Drought-tolerant vernacular

An everyday resident of Colton has planted their trees in drought-busting watering basins
An everyday resident of Colton has planted their trees in drought-busting watering basins

The watering basin is a planting technique in which the plant or tree is not planted at ground level but instead is sunken so that water is directed downwards rather than away from the plant. As a result, the plant’s roots grow deeply rather than superficially. As an added benefit, the basins both catch rainwater and make deep watering by hand much easier. The technique is a hallmark of the irrigation-free landscapes we do, and, lo and behold, is something that just an everyday resident of Colton, California, has been doing too (see photo above).

And yet, when I first shopped this planting idea around to landscape professionals and arborists when we were pitching the irrigation-free idea, I was told by many that this was bad practice. Once we had secured public funding for the pilot Irrigation-Free Landscape and I was in the thick of installing it, there was actually a professional landscape designer working on the landscape next door. While I was planting one of numerous grasses in the basin-style of planting, she came up, grabbed the plant by the crown, and said, “Why are you planting it this way? Don’t you know you are supposed to plant the crown just above soil level?” I said that I was, but above the soil level of the bottom of the basin. She was not convinced. In another conversation with an arborist, I was told that you could not plant trees in this basin style, because their roots would grow out and around and eventually girdle the trees.

In fact, within educational materials and at workshops put out and on by professionals working in the realms of sustainability and landscapes, the watering basin is simply never suggested. Rather, you are to plant your drought tolerant plants in the same way you’ve planted any other plant, and you are to still tether them to an irrigation system. In short, within the worlds of landscape architecture, design, and arborists – the professionals one would think would be at the forefront of real techniques for sustainability – there is at one end a limited take on designing for drought, and on the other, outright resistance to new techniques.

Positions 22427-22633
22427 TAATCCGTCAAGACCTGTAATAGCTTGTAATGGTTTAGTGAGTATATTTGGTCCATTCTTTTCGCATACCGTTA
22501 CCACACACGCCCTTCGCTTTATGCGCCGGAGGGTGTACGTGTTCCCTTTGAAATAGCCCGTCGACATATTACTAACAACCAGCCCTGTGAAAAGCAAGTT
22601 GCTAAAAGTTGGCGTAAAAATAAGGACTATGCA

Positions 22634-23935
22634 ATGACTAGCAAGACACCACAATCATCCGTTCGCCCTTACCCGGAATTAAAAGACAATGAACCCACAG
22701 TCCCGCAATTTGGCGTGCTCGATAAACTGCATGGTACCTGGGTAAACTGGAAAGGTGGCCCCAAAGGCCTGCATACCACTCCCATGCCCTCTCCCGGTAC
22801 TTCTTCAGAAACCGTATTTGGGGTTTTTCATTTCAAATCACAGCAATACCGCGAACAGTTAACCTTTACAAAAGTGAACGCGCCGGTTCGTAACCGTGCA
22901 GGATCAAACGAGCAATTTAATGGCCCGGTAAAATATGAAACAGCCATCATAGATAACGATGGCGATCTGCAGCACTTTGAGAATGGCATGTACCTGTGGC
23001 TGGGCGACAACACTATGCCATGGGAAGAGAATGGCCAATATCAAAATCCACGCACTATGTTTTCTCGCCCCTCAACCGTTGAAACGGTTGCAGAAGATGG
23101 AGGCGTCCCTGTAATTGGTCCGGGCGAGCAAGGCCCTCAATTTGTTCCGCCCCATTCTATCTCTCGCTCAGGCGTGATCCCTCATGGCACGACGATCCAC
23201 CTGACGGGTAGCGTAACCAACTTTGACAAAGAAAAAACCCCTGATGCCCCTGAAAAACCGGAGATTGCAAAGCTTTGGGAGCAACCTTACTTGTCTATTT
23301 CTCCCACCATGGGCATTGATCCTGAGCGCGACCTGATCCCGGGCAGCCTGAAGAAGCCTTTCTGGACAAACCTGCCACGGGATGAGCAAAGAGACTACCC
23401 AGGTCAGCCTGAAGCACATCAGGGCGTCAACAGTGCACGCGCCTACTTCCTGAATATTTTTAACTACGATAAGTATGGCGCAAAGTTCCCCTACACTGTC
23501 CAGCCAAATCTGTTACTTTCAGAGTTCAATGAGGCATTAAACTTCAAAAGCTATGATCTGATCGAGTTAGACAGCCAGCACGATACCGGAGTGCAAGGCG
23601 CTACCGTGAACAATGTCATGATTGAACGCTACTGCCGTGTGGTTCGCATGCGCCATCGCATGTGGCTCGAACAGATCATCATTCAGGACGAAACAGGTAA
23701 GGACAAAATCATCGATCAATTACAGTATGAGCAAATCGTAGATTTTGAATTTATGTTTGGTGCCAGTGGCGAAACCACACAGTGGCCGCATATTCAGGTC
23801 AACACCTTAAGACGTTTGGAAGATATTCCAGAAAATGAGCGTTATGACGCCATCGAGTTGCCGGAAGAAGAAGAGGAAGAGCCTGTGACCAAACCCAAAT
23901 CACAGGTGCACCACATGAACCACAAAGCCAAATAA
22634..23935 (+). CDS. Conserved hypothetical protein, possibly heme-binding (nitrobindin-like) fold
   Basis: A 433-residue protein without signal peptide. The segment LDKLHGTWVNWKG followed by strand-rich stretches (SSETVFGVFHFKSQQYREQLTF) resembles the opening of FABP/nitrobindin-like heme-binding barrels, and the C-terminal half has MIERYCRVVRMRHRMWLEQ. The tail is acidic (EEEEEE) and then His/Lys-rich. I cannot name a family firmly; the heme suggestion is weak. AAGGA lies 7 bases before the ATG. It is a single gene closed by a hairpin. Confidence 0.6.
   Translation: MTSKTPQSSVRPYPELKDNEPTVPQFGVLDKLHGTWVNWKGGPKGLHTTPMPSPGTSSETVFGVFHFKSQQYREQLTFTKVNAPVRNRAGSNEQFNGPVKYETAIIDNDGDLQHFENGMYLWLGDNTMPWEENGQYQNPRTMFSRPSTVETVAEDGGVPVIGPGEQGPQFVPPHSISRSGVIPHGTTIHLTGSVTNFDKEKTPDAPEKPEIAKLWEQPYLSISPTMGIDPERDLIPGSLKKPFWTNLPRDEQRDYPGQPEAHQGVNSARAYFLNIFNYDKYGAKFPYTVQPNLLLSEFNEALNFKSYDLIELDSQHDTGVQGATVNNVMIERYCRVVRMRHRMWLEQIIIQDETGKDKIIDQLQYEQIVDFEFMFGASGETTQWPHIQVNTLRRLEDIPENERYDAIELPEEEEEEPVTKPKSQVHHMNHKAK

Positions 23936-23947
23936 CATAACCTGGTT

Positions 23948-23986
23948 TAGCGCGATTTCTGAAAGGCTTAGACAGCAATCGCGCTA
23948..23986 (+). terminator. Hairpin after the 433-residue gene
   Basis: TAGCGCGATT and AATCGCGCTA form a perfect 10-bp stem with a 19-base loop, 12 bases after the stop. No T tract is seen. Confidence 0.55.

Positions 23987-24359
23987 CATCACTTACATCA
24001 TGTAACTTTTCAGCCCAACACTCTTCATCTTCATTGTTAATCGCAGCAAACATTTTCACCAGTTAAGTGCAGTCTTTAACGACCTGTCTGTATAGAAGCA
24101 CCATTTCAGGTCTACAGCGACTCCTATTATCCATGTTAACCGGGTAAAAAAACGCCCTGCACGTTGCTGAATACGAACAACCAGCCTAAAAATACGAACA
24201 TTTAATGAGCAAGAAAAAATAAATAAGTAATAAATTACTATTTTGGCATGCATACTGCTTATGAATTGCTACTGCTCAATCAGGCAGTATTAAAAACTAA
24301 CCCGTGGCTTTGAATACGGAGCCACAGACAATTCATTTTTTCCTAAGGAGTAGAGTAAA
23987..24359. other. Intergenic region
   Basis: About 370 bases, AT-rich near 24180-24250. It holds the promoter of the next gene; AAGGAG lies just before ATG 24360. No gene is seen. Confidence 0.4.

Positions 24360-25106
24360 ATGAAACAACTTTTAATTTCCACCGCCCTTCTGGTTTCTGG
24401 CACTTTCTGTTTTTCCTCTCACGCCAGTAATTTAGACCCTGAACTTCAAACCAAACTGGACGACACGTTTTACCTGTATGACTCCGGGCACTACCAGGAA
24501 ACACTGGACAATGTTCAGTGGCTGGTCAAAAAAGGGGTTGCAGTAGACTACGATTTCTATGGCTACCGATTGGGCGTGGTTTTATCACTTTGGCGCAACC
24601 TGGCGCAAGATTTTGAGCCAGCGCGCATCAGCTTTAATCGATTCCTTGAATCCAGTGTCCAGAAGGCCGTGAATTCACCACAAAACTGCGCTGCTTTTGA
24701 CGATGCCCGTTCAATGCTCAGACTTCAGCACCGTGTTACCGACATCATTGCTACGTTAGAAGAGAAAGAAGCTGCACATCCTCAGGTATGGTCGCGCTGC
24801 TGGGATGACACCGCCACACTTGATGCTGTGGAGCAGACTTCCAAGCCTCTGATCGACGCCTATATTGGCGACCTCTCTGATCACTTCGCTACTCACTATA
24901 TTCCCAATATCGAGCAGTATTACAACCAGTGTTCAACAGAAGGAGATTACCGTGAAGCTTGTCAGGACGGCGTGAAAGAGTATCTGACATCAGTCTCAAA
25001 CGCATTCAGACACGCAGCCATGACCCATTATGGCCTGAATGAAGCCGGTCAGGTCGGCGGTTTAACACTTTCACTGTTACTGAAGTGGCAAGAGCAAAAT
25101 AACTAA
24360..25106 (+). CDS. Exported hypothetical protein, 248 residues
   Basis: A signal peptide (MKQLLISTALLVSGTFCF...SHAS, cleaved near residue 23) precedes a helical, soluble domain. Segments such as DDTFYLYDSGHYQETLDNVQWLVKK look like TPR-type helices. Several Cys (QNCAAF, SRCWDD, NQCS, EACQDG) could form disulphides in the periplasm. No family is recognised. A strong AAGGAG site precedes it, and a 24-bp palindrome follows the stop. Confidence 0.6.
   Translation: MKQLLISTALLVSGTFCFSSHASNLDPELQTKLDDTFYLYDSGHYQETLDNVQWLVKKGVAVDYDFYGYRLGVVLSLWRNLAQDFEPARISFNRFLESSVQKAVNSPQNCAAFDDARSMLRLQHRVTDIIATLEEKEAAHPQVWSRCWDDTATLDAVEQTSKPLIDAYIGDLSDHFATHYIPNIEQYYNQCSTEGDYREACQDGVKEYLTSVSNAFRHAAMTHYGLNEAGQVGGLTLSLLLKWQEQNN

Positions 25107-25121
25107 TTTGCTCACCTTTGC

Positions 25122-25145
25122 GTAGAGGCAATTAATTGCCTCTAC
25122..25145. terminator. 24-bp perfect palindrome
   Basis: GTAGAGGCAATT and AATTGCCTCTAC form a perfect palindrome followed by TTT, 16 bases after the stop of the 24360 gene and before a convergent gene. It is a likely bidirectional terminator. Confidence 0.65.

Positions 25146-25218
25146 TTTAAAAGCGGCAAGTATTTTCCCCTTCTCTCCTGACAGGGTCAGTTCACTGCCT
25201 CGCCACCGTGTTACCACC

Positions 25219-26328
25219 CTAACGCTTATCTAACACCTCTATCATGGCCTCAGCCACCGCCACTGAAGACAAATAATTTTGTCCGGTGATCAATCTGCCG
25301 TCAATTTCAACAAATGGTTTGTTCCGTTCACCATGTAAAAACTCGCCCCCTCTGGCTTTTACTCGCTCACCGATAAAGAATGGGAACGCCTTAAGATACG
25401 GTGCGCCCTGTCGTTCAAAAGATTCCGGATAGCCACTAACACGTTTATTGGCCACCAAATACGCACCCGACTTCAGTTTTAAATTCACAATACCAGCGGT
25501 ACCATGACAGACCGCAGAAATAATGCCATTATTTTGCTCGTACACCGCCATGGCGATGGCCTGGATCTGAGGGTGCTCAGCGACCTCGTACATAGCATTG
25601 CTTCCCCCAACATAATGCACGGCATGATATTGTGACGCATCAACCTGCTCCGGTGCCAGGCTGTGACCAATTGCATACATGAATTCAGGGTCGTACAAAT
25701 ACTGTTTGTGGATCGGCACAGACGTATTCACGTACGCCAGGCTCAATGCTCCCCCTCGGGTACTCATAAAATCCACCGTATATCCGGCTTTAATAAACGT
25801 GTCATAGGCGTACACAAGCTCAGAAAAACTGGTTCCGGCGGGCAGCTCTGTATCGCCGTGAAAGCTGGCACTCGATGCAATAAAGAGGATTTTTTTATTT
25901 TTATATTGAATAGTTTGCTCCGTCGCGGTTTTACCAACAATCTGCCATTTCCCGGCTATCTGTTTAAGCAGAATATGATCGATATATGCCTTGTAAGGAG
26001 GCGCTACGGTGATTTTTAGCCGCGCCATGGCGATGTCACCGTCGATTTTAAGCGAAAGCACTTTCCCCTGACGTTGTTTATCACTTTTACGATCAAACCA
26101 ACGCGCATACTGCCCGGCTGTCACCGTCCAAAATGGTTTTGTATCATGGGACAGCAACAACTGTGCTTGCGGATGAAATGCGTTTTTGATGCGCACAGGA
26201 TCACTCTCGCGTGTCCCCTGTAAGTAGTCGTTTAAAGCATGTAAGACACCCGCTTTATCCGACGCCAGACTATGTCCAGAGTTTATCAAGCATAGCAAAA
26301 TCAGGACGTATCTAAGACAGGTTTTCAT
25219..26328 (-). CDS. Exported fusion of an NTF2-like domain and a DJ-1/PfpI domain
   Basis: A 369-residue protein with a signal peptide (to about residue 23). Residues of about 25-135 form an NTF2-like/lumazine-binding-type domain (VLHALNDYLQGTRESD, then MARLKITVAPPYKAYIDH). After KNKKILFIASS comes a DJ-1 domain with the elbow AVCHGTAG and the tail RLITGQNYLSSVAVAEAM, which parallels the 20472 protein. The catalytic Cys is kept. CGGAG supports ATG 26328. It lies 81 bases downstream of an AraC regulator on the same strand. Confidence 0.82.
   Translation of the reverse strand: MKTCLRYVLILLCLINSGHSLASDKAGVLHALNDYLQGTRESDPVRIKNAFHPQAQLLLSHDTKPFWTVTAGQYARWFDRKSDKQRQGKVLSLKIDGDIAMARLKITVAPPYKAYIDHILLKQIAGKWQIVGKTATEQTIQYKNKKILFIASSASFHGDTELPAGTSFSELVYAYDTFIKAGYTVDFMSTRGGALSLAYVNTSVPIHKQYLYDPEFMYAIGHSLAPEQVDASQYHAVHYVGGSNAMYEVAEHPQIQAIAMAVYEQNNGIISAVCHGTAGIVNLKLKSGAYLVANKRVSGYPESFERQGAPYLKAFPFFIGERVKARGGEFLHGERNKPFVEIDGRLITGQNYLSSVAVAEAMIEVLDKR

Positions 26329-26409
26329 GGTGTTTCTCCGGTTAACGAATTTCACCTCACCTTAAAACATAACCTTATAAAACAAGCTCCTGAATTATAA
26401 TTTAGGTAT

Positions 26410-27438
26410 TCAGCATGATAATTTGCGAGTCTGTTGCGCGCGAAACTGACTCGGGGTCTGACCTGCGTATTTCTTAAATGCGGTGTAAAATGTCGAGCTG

The truth is, landscape professionals and designers can be woefully unwilling to step down from their lofty seats of professionalism and advanced degrees to look at what everyday people are doing in their own landscapes when responding to drought – both in terms of planting technique and design. No, this is not to say that landscape professionals know nothing; rather, it is to say that we don’t have all the answers. No one does. And sometimes those answers lie within the work of non-professionals and what kinds of drought-tolerant vernacular landscapes they are making.

And so we come full circle to this resident in Colton, who clearly understood on an intuitive level that given low rainfall and high heat in a place like Colton, planting the trees in basins makes perfect sense, and the resident’s work has resulted in plants that are surviving and thriving.

-John Kamp

The little plant that could

Mystery plant spotted and observed in Oakland growing and still green with no irrigation for months
Mystery plant spotted and observed in Oakland growing and still green with no irrigation for months

We spotted this plant back in May, appearing seemingly out of thin air and looking surprisingly un-weedy for being a volunteer. Since then, it has grown without irrigation for months, and has stayed remarkably green too, not once showing signs of drought stress. The thing is, we have no idea what this plant is. We are waiting for it to bloom to have a better clue of what it might be. In the meantime, we’ll marvel at its toughness and its ability to plant itself in horrendously compacted soil and thrive all summer long on basically zero water.

Once again, plants growing and thriving irrigation-free are all around us. We just have to open our eyes and look.

Irrigation-free all around you

A Verbascum bombyciferum growing irrigation-free in an alleyway in Oakland, at the end of the dry season
Verbascum bombyciferum growing irrigation-free in an alleyway in Oakland, at the end of the dry season

When we say we do irrigation-free landscapes, we typically get one of three responses: 1. That can’t be done; 2. That’s been done before; or, 3. How cool. We love the third, of course, but the first and second responses do merit a conversation.

When it comes to the first, all it takes is a bit of observation just beyond your front door to see that there are plants growing irrigation-free all around us. The above photo is of a couple Verbascum bombyciferum plants growing totally irrigation free, at the tail end of the dry season in Oakland, California. And this isn’t the only one. We’ve seen canary palms, lavenders, four o’clocks, coleonemas, calla lilies, and more, growing irrigation-free and looking just fine.

Once we have seen and observed these lovely tough ones doing their thang, we should ask ourselves what we can learn from them, so that we might either use some of them in our own landscapes, or find ones better suited to the space in question and our aesthetic tastes but that have the same drought-busting qualities that these do.